Over the course of Final Fantasy 4, many characters will join and leave your party. All changes to the party are pre-planned in the story. As with many other RPGs, every character has an occupation, and there is only one instance of a job change; all other characters have one occupation throughout the game. Examples of characters in Final Fantasy 4 include White Wizard Rosa. Rosa has high magic power and fair strength, and she can learn any white spell, but she has low offensive power. Another interesting character is the Ninja Edge. Edge is very fast, and he can equip 2 swords, throw blades and shurikens, use basic attack magic, and steal form enemies. However, Edge has somewhat low HP and defense.

Every character in Final Fantasy 4 has an interesting mix of strengths, weaknesses, and special moves, and they can all be a lot of fun to use. The Hard version of Final Fantasy 4 also has many special moves, such as Cecil’s Dark Wave and Tella’s Recall, that were not in the Easy version.

The characters mentioned above will have access to a vast variety of weapons, armors, and spells. Each character can use a different set of weapons. Some weapons are good for their basic attack power, but there are also specialty weapons that work particularly well against specific enemies. For example, the Mage Masher Knife deals a lot of damage to wizards, and the Blizzard Spear puts the hurt on reptiles and fire monsters.

Spells include basic elemental damage dealing magic like Ice, Bolt, and Fire, along with more unorthodox elements like Bio and Quake. There are also spells that inflict status ailments, allowing you to slow enemies down, turn them into frogs or pigs, silence their magic abilities, or even confuse them into hitting each other. On the defensive end, there is basic HP restoring spells like Cure and Raise, and plenty of auxiliary spells that boost defense and block some spells and attacks. Finally, there are a lot of useful items. In addition to curative potions, there are some items that can be thrown at the enemy to inflict damage, like the star fragment and the red fang.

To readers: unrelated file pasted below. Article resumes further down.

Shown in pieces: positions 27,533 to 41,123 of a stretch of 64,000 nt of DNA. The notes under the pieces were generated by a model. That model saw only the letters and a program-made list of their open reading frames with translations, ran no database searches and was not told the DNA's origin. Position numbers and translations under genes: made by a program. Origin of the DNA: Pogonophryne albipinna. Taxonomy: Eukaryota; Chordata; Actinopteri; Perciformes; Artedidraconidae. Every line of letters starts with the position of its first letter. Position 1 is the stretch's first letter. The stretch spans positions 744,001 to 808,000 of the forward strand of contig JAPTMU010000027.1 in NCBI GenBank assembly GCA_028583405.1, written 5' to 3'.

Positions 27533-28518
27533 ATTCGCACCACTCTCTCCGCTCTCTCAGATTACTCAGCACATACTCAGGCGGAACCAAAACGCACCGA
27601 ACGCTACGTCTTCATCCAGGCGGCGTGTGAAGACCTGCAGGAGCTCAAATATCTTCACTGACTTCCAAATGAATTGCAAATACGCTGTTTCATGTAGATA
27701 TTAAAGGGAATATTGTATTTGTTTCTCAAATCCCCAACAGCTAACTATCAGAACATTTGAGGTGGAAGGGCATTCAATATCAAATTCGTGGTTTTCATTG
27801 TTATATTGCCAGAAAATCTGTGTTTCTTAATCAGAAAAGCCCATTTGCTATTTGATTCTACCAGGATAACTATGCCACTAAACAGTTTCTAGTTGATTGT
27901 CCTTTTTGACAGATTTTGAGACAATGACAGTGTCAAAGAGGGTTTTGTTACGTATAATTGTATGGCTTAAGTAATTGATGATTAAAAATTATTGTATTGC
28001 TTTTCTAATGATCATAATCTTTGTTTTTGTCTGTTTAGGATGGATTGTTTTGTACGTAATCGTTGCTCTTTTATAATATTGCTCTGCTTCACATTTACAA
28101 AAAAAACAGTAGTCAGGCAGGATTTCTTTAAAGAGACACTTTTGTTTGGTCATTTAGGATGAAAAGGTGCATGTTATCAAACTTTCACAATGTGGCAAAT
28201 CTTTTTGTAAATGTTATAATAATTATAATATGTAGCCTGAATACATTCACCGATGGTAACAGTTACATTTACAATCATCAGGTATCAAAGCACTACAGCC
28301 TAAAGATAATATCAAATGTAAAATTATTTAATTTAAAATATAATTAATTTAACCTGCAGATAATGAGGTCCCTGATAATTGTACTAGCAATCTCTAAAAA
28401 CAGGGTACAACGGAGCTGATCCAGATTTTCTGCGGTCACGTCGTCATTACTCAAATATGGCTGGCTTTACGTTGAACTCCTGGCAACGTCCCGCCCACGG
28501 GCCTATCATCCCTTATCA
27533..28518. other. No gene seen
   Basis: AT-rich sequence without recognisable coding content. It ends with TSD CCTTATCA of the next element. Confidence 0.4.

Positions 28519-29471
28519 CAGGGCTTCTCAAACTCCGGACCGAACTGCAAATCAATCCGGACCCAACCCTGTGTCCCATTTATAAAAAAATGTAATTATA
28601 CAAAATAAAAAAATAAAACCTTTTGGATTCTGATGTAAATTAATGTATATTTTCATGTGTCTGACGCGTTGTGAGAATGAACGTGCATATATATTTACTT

The adventure of Final Fantasy 4 is lined with many enemies and bosses. The monsters in Final Fantasy 4 are a classic mix of traditional Final Fantasy beasties, including imps, zombies, skeletons, bombs, man-eating fish, slimes, and about 200 others. Early on, the fights are easy, but as the game progresses, the enemies grow in power faster than Cecil and his allies, and as a result the later parts of the game are harder.

Boss fights are always special in Final Fantasy 4, and frequently the boss fits with the theme of the area. For example, the final enemy in a cave full of rivers and lakes is a large octopus. Every boss fight is brought forth by either an event in the story or the party’s attempt to get an extra special item or ability. All boss fights are a little more difficult than the normal fights in the area, but some provide truly great and fun challenges.

Final Fantasy 4 provides difficulty in both fighting each fight and surviving long dungeons. In the Hard version, almost all enemies have more HP and attack power than they did in the Easy version, and a select few monsters are much more aggressive in the Hard version. All in all, Final Fantasy 4 is packing 25 hours of fun RPG gameplay.

Final Fantasy 4’s graphics are much like those of other first-gen Super NES games. Landscapes, including mountains, forests, plains, and deserts are all well defined, but most of the backgrounds, even in the battle scenes, are simple. All sprites, backgrounds, and pictures feature good artwork and lifelike color, but are definitely outdone by later Super NES games.